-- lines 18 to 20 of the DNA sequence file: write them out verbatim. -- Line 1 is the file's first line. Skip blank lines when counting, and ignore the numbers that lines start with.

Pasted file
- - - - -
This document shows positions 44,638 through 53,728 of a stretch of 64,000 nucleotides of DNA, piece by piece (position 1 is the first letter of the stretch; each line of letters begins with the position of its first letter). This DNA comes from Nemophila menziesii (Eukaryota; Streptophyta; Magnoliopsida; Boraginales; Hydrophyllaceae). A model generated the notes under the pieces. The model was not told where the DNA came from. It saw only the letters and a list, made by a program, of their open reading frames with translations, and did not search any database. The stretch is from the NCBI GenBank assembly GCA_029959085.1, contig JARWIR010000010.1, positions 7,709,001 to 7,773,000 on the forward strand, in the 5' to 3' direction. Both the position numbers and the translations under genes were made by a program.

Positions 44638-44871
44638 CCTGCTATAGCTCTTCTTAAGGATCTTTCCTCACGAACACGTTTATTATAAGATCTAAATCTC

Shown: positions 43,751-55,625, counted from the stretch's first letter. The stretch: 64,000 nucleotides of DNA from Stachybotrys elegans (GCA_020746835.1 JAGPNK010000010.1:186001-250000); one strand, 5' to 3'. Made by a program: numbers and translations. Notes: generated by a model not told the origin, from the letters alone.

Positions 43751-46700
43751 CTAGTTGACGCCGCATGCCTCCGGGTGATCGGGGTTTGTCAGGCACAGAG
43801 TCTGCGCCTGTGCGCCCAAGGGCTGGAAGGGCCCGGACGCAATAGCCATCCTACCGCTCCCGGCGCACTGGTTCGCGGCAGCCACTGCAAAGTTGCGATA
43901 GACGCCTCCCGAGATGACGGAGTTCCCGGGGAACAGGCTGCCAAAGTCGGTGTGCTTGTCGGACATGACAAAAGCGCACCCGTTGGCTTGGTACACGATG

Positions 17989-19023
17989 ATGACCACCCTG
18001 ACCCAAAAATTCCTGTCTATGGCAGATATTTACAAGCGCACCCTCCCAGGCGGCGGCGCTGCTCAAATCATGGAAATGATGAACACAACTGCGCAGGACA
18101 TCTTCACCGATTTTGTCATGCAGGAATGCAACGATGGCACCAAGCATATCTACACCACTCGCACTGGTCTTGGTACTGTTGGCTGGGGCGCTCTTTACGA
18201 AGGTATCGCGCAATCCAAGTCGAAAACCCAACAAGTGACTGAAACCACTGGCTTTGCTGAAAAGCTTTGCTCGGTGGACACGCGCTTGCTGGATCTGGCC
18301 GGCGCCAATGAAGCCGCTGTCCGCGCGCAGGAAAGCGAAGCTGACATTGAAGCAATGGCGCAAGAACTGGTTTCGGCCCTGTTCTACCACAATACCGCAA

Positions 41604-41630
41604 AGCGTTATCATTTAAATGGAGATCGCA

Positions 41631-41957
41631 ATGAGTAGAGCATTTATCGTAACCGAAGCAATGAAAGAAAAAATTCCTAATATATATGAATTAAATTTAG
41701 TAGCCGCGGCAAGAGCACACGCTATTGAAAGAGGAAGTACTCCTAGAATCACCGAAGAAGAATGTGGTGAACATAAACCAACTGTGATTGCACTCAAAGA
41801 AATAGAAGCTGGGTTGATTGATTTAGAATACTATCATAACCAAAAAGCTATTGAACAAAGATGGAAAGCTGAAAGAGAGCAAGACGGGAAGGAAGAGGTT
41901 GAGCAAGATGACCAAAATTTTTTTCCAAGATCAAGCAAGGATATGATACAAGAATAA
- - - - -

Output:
41631 ATGAGTAGAGCATTTATCGTAACCGAAGCAATGAAAGAAAAAATTCCTAATATATATGAATTAAATTTAG
41701 TAGCCGCGGCAAGAGCACACGCTATTGAAAGAGGAAGTACTCCTAGAATCACCGAAGAAGAATGTGGTGAACATAAACCAACTGTGATTGCACTCAAAGA
41801 AATAGAAGCTGGGTTGATTGATTTAGAATACTATCATAACCAAAAAGCTATTGAACAAAGATGGAAAGCTGAAAGAGAGCAAGACGGGAAGGAAGAGGTT